5th MVP Award -- Thanks!
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Re-awards happen quarterly beginning with January 1. This is to keep from overloading the MVP Leads by doing the selection/investigation all at once. I know that quarterly when all the congratulatory notes go out, the Twitterverse buzzes with questions about how to become an MVP, what's the process, etc. I've blogged about this once before, but the question comes up enough that I thought I'd do it again.
Being re-awarded is only slightly easier than being awarded the first time. I liken it to playing 1st chair French horn in the symphony orchestra. Just because you're first chair this season doesn't mean you will be next season. You still have to try out. You have an 'in' because the conductor already knows you, but that's about it. In one manner or another, all the MVPs have to submit information about what they've been doing for the last year to be considered for renewal. For me, that starts when the April 1 awardees get their notices. I dread that happening because I know soon I will get my email asking me for the big list-o-stuff :) Where did you speak, what articles/books have you written, what blogs do you frequently answer questions at, etc.
I think it's a fair question when someone asks "what do I need to do to become an MVP"? It might not be the right question, but from the non-MVP there's no way to know that. MVPs get awarded for their service to the community of developers in their area of expertise. Speaking at user groups, code camps, and conferences is good. Blogging about the technology is good. All these things are good to 'become an MVP'... but remember I said it's not the 'right' question.
One way to look at it is this... do you really think that (pick an MVP) would stop speaking, blogging, writing books, or whatever they're doing if they lost their MVP? I can't think of one of my MVP friends that would do that. MVP or not, it's what they do... it's their personality, it's who they are. They became an MVP because of that, not the other way around.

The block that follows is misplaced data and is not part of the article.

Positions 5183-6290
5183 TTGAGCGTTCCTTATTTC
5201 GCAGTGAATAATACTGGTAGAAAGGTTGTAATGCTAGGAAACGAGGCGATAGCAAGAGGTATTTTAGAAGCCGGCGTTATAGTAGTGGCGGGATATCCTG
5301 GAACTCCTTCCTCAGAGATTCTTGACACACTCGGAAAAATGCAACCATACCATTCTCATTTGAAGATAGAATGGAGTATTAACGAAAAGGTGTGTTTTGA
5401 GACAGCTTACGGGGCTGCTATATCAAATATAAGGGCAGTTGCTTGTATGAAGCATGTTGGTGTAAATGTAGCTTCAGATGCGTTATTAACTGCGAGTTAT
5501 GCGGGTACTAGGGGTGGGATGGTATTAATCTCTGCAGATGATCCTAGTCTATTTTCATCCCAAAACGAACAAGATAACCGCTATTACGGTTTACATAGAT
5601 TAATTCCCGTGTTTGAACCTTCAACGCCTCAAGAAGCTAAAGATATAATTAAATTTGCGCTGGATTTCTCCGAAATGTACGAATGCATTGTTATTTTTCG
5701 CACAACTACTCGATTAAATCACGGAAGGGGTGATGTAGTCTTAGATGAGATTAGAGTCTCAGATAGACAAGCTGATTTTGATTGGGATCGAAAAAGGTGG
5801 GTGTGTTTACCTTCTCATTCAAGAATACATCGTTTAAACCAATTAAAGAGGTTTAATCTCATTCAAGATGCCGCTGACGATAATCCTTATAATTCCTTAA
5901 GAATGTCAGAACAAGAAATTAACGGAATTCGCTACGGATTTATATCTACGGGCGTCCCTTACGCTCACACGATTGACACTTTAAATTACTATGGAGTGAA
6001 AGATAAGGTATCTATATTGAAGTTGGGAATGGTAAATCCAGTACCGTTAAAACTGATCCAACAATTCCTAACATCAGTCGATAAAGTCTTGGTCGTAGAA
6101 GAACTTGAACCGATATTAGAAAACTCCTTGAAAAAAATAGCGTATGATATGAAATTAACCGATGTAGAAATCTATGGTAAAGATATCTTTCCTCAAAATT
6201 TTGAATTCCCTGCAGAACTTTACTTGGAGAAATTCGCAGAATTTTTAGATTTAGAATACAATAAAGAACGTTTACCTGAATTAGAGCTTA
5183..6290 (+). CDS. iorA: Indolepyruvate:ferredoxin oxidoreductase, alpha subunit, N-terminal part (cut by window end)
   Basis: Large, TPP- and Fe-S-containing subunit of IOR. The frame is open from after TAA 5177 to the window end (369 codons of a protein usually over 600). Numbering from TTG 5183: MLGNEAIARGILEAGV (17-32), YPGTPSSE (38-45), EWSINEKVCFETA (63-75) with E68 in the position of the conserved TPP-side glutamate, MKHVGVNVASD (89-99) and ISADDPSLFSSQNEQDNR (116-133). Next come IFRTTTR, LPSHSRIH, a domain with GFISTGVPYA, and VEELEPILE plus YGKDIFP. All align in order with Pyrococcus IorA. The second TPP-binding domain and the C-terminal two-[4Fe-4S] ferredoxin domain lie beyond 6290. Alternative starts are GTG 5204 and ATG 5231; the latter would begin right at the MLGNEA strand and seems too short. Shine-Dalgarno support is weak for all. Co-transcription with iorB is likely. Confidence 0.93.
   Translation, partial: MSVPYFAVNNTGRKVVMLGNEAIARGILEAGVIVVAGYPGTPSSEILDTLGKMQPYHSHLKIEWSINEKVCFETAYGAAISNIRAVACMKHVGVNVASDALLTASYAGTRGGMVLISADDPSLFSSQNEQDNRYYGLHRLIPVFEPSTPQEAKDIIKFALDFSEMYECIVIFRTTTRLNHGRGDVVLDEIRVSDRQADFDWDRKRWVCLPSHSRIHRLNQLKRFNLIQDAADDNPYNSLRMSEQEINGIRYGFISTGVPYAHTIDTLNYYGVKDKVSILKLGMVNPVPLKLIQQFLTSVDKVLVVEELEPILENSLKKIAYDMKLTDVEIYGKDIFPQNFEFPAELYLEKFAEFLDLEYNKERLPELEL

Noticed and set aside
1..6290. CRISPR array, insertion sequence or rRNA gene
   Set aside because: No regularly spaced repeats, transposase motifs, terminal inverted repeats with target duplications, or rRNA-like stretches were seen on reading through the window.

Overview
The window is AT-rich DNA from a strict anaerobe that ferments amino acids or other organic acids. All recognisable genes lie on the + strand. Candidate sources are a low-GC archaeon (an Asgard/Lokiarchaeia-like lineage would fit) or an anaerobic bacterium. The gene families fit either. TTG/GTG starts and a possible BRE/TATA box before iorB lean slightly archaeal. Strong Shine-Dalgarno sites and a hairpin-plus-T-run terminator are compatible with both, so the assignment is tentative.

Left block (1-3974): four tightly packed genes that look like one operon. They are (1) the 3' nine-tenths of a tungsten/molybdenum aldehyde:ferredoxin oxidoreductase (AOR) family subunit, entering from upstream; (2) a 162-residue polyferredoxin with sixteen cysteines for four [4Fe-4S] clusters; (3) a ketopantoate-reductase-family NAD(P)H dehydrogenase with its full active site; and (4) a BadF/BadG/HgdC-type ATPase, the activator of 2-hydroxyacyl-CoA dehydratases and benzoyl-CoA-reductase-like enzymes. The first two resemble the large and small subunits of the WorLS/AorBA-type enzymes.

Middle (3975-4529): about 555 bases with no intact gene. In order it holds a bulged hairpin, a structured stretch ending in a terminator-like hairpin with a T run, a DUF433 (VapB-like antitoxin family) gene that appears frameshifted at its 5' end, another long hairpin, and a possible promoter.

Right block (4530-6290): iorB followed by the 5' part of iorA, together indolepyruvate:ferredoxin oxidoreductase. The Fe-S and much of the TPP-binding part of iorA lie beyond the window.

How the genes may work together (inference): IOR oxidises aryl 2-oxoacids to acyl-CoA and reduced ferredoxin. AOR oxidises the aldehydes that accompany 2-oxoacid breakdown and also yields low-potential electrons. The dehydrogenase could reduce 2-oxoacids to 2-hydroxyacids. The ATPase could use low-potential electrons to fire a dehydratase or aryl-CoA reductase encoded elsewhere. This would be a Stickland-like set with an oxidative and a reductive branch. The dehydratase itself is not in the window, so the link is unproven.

The other way to look at it is... what if you did speak everywhere possible, write a ton of blog posts, or whatever to specifically become an MVP, and it worked? Would you still have the incentive to continue to do all those things? Maybe... maybe you'd find you enjoy mentoring, teaching, and helping others and that would be a good thing. But if you found yourself doing those things just to maintain your MVP, then it's a job... and that's not what it's about.
I used to play guitar for a living, then I played for relaxation. I don't do that much anymore. I could, but it would take time away from blogging. Is that bad? It's not a conscious thought on my part, I'll say that. It's just something I realized at some point. I also don't go out for 100 mile rides on my road bike anymore... but again that was not a hard and fast decision I made, it just worked out that way.
I'm not saying that your life has to change when you become an MVP... I'm saying you're life is already in that mode and that's why you got awarded. If you want to spend 3 hours a night playing guitar... more power to you... contact me and I'll give you some pointers. But there's no MVP for guitar. There's no MVP for playing XBOX games, Minecraft, or WOW either, but having to 'make a decision' to stop doing something isn't the point. The point is having the drive and determination to be out on the pointy end of the technology, to be willing to put in the extra hours, to help other folks learn it. If that's where your passion lies, keep at it, let your local DE know about it, blog about it, get yourself some visibility.
Congratulations to all the new and renewed MVPs ... it's a fun ride... here's to another year!
Published at DZone with permission of Dave Campbell, DZone MVB. See the original article here.
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